IKEA: Developing new solutions for refugee housing - Global
IKEA has partnered with the UN Refugee Agency (UNHCR) to develop flat pack houses that can provide resilient and practical shelter for refugees. The pre-fabricated houses are designed to provide greater security and privacy than the tents that are currently used. They are also fitted with solar panels, negating the need for kerosene lamps and candles, and are designed to insulate against adverse weather conditions. In addition to supporting the right to housing for refugees in host countries, a UNHCR spokesperson has suggested that it may be possible for refugees to transport the structures back home, facilitating their right of return. The shelters were erected for a first trial in Ethiopia in August 2013. In December 2013, permission was obtained from the Lebanese government for the shelters to be used for Syrian refugees in the country.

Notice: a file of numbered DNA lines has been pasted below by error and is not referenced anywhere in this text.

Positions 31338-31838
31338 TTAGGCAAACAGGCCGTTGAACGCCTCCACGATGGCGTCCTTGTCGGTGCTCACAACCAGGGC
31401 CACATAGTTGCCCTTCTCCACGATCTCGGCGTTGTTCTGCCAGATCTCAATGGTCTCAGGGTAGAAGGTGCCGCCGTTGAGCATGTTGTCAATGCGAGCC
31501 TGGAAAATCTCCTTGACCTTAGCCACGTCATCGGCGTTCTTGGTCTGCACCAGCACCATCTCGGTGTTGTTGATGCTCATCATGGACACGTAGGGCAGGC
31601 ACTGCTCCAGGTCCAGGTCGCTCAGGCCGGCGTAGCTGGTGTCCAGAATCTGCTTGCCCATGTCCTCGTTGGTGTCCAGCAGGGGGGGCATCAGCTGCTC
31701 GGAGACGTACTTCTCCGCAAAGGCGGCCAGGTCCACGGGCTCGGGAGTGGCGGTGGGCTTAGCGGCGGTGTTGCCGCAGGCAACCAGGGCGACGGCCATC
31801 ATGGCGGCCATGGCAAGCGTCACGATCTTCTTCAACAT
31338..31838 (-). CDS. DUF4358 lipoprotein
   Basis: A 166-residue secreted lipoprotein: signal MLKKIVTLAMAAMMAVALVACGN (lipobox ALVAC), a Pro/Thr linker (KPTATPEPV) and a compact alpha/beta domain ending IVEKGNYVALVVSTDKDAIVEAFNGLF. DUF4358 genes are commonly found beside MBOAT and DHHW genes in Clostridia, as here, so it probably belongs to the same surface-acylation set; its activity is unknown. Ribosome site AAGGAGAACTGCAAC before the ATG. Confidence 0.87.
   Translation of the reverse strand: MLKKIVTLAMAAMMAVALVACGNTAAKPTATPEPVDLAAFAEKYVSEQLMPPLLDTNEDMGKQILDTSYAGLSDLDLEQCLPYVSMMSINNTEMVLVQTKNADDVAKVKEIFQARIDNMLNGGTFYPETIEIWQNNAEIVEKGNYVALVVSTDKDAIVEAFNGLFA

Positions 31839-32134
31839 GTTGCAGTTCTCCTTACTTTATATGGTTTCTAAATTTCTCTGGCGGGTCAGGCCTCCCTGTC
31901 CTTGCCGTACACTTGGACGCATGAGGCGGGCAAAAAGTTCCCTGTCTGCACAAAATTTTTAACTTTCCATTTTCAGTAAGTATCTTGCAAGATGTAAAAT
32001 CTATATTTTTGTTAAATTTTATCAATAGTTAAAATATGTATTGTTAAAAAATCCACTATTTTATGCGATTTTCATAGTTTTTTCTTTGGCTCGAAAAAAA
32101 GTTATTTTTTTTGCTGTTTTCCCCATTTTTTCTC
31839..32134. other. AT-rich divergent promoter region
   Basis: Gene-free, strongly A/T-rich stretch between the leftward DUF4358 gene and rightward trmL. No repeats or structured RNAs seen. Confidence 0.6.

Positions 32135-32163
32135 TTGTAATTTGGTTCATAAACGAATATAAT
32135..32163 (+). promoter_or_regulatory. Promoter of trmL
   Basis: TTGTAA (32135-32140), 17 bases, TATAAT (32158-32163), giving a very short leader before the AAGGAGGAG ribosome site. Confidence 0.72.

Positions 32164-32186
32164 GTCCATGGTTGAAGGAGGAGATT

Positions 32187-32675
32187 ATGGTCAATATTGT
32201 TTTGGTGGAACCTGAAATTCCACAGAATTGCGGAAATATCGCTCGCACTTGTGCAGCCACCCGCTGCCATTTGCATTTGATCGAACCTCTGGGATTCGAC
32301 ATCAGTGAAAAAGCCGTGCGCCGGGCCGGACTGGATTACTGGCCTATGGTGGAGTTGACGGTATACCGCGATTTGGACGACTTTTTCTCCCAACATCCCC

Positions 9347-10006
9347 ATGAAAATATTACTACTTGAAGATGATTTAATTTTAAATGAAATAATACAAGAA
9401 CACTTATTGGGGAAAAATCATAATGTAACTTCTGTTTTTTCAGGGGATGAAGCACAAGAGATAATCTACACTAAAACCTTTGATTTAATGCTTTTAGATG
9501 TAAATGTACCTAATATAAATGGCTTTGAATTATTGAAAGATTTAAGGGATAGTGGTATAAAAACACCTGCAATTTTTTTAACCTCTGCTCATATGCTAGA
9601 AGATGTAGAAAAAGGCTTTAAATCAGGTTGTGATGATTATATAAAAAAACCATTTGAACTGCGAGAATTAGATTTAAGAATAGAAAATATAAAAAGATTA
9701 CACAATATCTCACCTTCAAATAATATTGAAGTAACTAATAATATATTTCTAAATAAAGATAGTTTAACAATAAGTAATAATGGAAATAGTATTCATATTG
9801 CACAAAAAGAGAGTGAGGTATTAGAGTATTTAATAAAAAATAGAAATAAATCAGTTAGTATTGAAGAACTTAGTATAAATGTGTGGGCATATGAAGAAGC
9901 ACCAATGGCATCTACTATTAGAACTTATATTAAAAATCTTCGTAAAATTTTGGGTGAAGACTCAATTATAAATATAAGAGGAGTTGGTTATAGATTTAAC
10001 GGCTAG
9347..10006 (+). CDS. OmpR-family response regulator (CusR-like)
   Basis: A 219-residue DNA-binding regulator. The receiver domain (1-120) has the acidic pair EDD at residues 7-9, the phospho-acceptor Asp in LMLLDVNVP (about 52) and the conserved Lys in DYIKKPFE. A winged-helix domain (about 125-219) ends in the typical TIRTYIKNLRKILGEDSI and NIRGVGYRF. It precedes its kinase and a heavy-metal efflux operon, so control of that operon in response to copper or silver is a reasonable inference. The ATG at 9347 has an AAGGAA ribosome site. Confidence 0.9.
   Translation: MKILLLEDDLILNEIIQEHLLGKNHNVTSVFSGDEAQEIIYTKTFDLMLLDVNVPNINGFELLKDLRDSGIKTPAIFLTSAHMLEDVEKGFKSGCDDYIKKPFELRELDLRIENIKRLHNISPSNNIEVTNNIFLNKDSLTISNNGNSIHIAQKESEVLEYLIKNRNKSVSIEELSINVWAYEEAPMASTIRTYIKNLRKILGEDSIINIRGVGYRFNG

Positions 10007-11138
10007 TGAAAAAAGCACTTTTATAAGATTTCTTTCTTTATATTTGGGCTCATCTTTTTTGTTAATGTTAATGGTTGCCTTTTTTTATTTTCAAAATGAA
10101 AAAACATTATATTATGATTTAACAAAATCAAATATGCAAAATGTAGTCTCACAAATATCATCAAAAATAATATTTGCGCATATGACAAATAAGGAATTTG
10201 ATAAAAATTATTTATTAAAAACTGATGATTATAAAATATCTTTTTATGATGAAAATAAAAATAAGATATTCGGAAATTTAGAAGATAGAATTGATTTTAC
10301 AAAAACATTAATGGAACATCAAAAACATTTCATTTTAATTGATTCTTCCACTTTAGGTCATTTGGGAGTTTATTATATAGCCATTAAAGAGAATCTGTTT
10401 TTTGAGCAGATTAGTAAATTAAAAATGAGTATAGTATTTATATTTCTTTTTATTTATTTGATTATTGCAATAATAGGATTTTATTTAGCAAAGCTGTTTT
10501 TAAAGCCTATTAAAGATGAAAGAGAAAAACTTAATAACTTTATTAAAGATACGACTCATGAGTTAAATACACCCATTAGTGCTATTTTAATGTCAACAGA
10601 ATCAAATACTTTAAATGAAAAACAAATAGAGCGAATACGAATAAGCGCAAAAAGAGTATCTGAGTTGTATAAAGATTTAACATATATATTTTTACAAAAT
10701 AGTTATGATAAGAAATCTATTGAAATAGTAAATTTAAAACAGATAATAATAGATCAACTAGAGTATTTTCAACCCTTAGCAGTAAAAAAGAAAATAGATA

ArcelorMittal Foundation: Promoting inter-ethnic friendships through mixed children’s camps – Bosnia and Herzegovina
In 2014, the Arcelor Mittal Foundation gathered 100 primary school pupils, their teachers, employee-volunteers and 10 international volunteers to take part in an innovative project to bring together children from different ethnic backgrounds. It is based on a 5-day holiday camp (‘Camp of Children’s Smiles) in Prijedor, where ArcelorMittal has mining operations. ArcelorMittal has supported such camps – held in the Kozara Mountain national park for three years – in partnership with local NGO Don. The camp aims to develop “multicultural skills and learn about their ethnically-diverse community through sports and art” – in addition to other life skills. In particular, the camp aims to “engage the post-conflict communities and bring them together by bridging ethnic differences”.